Sunday morning saw the clocks go back an hour as British Summer Time came to an end. Most of the day was spent trying to work out whether clocks had changed automatically or not and ending up thoroughly confused as to what time it was. We had been away for the weekend so when the kids woke at their usual time, we had to stop them from awakening the rest of the guest house at 6am; we also ended up leaving Perth an hour earlier than we had intended to because of clocks displaying the wrong time. It always takes me a while to feel relaxed about time when the clocks change and I’m sure that we were not the only family that found the day slightly puzzling.
It is a time of year that I love; the nights quickly darken and this darkness strengthens the knowledge that winter is fast approaching and with it the various celebrations and events and this year, because the clock change only happened the day before, it made Halloween special. It has been apparent for some weeks now that nights are drawing in and now that the change has been made it is already dusk at 3pm and pitch black before 5. The ﬂip side of this however is that it is now daylight short before 8am instead of 9 and we will get a few weeks of this before the kids go to and from school in the dark. Our shortcut home from town along the cliff top will soon no longer be an option and as a non driver, the kid’s ﬂuorescent outerwear has to be looked out. Long gone are the days of reﬂective armbands that made me cringe when wearing as a child; instead we have coats of luminous pink and green or miniature yellow workmen’s coats. Tabards have reﬂective ﬂowers , smiley faces or messages and if a reﬂective armband is required, we can choose a Scotland snapband or a roll of reﬂective tape to decorate their normal coats however they wish. I meanwhile will once again be getting the Yes or SNP messages out there thanks to jackets obtained from previous street stall campaigns!
This year saw the centenary of the introduction of daylight saving time, brought in during the First World War. During 1968 – 71, a trial to keep British Summer Time all year round was held. Against opposition, the decision was taken not to make this permanent and the statistics detailing a signiﬁcant fall in the number of road accident fatalities during this period is often held up as evidence as to why the year round introduction of BST should be implemented; these same statistics show however that whilst daily recorded accidents did fall even in Scotland, they increased during the morning when it was darker than in England and Wales. Of course, during the summer those of us in the Far North reap the beneﬁts when it can still be light at near midnight. I have always been surprised when visiting further south at how early it gets dark – you could be forgiven for thinking that those in favour of year round BST want the best of both worlds whilst those at the opposite end of the country suffer.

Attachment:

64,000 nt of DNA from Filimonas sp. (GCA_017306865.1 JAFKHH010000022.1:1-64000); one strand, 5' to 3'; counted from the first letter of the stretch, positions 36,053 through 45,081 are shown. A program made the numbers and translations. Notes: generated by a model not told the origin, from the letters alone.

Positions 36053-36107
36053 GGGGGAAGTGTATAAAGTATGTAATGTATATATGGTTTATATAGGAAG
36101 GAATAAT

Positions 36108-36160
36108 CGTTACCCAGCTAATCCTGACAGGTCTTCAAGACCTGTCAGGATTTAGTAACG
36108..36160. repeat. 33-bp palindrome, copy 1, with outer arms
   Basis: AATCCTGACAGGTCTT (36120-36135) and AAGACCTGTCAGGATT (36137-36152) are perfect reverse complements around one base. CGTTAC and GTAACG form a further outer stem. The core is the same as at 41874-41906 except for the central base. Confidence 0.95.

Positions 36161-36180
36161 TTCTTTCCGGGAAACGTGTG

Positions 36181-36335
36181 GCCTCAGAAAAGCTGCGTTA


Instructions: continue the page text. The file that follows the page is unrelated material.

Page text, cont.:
On various Internet forums I have observed the annual refrains complaining about why those further south have to bother with this when it only happens because the Scots won’t allow it to change and maybe they should just do away with the practice all together regardless. Debates about scrapping the clock change are common place and every so often a campaign arises to try to ban it completely and introduce an alternative. Some of these alternatives do not seem any less confusing however as there could still be the need to change the clock twice a year. During the Independence campaign, lighthearted suggestions were made that we could have our own time zone – imagine the fun we could have had with Westminster’s border patrols then.
With reminders that the Scottish population only amounts to 5 million out of the UK’s 65 million, might we yet end up once again being told that the mighty UK has spoken and we ﬁnd another decision having been made for us against our will. The irony is that the cry of by continuing British Summer Time we will be brought into line with the rest of Europe and improve business links is still being peddled – in the same year that the the vote was cast to pull us out of Europe, this argument has to be the most spurious and antagonistic that I have heard.